Discrete Event Simulation and Enhancing Facility Efficiency

Discrete event simulation (DES) tools such as Simio are some of the emerging technologies that play important roles in transforming traditional factory or facility processes. The introduction of DES can help with mapping out previous event schedules to create optimized scheduling templates that can speed up production processes.

DES tools or software can analyze both minor processes that are subsets of a large one, as well as, the entire complex system to produce schedules that optimize these processes. An example of this was the integration of Simio by Diamond-Head Associates, a steel tubing manufacturing company. The challenges the steel tubing manufacturer faced involved meeting production schedules due to a very complex production process with hundreds of production variables.

With the aid of Simio simulation software and the digital transformation it brings, Diamond-Head associates were able to utilize the large data sets produced by the varying production processes. With this simulation model, optimized schedules built for its manufacturing processes were created and this helped with making real-time businesses decisions. The steel tubing manufacturer successfully reduced the time it took to make a decision from an hour and a half to approximately 10 minutes.

This case study highlights how digital transformation can be used to enhance facility efficiency in diverse ways. These ways include optimizing scheduling procedures and drastically reducing the time needed to come up with accurate solutions to complex manufacturing-related scheduling processes.

Enhancing Facility Productivity with the Digital Twin

Another aspect of digital transformation is the use of digital twin technologies to develop digital representations of physical objects and processes. It is important to note that the digital twin does more than a 3D scanner which simply recreates physical objects into digital models. With the digital twin, complex systems can be represented in digital form including the capture of data produced by assets within the system.

The digital twin ecosystem can also be used to conduct simulations that drive machine and facility performance, real-time scheduling, and predictive analytical processes. Thus highlighting how digital transformation provides a basis for receiving business insights that change the leadership of an organization thinks and make decisions.

An example that highlights the application of digital twin technology to enhance productivity or facility efficiency is that of CKE Holdings Inc. CKE Holdings is the parent company of restaurants such as Hardee’s and Carl’s Jr. Earlier this year, the enterprise was interested in providing efficient shop floors or restaurant spaces for its employees to increase productivity levels, train new employees, and deliver better services to its customers. To achieve its aims, the organization turned to the digital twin and augmented reality to aid its business processes.

Once again, it is worth noting that both the digital twin and virtual reality tools are digital transformation tools. And with these tools, CKE Holdings Inc. succeeded in developing optimized restaurants with shop floor plans that played to the strength of its employees. The digital twin was also used to test and implement new products at a much faster rate than the traditional processes previously employed by the enterprise.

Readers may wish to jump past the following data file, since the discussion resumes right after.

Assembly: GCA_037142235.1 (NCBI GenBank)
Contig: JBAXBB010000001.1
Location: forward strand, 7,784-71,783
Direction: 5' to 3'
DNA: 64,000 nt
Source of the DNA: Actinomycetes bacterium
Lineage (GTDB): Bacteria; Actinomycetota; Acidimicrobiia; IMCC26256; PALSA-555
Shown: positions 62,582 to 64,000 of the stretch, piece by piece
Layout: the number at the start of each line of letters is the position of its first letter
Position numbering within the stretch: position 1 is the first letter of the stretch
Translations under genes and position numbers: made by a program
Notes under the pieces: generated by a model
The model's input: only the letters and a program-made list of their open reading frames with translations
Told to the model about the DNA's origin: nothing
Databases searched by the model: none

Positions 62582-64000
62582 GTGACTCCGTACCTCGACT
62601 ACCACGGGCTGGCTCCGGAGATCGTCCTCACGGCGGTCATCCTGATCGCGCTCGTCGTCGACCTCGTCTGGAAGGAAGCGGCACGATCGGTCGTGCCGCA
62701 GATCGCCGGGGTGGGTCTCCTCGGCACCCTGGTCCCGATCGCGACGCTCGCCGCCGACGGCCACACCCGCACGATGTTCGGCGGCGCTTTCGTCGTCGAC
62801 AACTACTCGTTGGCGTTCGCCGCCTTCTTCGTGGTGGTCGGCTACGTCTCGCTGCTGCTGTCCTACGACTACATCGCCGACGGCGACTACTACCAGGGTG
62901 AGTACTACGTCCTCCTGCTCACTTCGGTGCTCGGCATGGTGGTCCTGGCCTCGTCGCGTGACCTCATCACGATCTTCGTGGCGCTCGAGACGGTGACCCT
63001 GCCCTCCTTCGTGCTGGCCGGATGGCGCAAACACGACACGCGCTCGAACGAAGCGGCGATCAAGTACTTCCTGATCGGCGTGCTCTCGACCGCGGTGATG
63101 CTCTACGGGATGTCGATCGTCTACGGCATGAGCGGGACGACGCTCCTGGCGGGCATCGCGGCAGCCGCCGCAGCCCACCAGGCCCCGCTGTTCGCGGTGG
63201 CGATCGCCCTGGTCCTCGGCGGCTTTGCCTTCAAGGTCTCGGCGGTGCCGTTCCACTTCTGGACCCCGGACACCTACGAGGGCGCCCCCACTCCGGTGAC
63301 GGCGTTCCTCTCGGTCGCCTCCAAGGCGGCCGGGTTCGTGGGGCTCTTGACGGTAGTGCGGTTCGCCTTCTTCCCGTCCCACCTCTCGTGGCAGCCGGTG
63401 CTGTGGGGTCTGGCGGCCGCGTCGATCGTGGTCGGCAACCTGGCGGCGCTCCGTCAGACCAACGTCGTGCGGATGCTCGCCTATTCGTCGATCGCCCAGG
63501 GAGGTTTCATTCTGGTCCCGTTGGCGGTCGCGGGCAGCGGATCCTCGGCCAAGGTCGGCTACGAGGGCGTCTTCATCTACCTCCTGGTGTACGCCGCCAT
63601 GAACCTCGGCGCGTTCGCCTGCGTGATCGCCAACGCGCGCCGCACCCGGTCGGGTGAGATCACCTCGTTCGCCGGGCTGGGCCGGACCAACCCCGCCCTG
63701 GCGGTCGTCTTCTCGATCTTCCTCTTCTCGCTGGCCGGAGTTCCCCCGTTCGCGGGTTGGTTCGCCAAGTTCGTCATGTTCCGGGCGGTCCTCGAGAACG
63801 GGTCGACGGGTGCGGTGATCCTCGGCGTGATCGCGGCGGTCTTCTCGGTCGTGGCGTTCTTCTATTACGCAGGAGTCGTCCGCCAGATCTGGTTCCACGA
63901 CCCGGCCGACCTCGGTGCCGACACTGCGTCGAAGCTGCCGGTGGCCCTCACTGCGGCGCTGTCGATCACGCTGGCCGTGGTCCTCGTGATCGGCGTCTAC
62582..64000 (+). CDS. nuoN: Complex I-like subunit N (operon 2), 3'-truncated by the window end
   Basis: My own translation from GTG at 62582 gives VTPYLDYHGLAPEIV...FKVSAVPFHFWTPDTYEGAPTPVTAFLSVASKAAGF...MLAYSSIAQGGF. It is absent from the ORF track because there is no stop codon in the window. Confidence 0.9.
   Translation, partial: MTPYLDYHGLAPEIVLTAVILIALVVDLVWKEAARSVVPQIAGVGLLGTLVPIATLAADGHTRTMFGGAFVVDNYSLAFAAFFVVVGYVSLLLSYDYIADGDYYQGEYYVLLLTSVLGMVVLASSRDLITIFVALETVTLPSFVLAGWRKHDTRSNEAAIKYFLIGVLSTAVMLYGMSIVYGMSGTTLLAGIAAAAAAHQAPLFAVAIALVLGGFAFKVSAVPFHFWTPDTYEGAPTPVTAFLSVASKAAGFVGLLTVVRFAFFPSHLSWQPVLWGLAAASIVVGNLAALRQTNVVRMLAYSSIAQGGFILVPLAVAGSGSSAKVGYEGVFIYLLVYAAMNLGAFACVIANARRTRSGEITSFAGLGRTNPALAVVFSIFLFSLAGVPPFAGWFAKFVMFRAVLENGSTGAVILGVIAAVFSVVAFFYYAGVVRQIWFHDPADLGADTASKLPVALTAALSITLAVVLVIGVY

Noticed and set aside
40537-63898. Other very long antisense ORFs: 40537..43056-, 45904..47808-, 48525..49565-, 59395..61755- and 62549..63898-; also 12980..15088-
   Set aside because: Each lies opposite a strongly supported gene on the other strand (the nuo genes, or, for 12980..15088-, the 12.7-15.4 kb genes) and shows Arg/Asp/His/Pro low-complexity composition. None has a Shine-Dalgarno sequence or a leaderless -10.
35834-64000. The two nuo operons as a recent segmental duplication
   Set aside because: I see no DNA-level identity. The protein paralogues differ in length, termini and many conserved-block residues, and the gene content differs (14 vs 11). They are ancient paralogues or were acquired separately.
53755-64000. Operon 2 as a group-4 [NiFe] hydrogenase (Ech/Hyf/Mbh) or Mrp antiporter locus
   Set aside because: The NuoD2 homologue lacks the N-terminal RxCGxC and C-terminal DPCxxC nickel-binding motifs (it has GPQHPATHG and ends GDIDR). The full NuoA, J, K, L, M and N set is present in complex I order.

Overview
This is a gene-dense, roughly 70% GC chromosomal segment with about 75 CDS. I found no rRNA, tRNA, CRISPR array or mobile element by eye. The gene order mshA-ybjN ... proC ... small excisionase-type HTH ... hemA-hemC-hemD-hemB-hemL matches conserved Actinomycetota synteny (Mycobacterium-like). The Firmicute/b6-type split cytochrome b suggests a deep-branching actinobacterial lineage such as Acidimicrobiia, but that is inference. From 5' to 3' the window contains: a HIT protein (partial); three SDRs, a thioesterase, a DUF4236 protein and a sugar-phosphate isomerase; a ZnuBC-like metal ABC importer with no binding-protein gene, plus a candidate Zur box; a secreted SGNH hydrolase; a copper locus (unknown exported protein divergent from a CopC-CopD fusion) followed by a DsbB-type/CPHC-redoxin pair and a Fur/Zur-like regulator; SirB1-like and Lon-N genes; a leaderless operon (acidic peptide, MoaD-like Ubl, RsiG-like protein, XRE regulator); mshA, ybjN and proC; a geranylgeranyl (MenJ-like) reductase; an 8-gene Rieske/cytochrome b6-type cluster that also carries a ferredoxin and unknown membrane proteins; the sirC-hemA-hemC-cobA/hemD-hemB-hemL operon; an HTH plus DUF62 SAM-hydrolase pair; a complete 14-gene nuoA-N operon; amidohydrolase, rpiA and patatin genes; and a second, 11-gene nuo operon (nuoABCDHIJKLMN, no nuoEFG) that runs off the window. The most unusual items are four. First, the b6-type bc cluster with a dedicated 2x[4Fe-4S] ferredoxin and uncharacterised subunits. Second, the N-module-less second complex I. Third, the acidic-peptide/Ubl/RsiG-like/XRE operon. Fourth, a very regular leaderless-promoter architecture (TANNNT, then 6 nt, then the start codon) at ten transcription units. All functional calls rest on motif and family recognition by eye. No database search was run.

The end result was a user-friendly kitchen layout that delivered innovation in how CE Holdings restaurants function. The use of augmented reality also added another dimension to the training of new employees. The use of technology ensured new employees learnt through live practical involvement without any of the consequences attached to failure. This also reduced the hours experienced workers spent getting new employees up to speed within the restaurants. Thus highlighting another aspect in which digital transformation can be applied to drive facility efficiency levels.

The Benefits of Digital Transformation to Manufacturing and Production-Based Facilities

The examples outlined already spell out the benefits of digital transformation and its role in enhancing overall equipment and facility effectiveness levels. But, it is only right to compare and highlight what digital transformation brings to the table against the traditional OEE calculations still used within many shop floors.

  • A Complete Picture – Unlike OEE calculations which rely solely on manufacturing data produced from equipment and tools, digital transformation technologies can capture every aspect of the production process. This includes capturing data from the diverse algorithms, scheduling details, assets, sub-systems, and events that occur within the shop floor. This makes the level of details provided by digital twin environments superior to analyzing and enhancing facility productivity.
  • Improved Customer Strategy – Digital transformation enables the capture of data highlighting customer satisfaction with end products. This information can also be integrated into the manufacturing circle to ensure customers get nothing but the best service. This means with digital transformation the feedback of customers and employees can be used to enhance production facility processes.
  • Improved Employee Retention Strategy – The manufacturing industry is notorious for its high employee turnover rate due to diverse factors that make it unattractive to the new generation of workers. The integration of digital transformation can enhance workplace layout, as well as, bring a more modern and captivating process to manufacturing. These enhancements can reduce the turnover rate and get the younger generation interested in manufacturing.